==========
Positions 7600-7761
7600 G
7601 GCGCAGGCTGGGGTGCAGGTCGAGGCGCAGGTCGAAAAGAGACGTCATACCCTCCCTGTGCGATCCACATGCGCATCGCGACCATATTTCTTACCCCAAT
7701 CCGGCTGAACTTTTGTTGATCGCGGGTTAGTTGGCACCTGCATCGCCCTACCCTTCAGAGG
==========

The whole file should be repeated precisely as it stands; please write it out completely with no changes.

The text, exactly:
Positions 7600-7761
7600 G
7601 GCGCAGGCTGGGGTGCAGGTCGAGGCGCAGGTCGAAAAGAGACGTCATACCCTCCCTGTGCGATCCACATGCGCATCGCGACCATATTTCTTACCCCAAT
7701 CCGGCTGAACTTTTGTTGATCGCGGGTTAGTTGGCACCTGCATCGCCCTACCCTTCAGAGG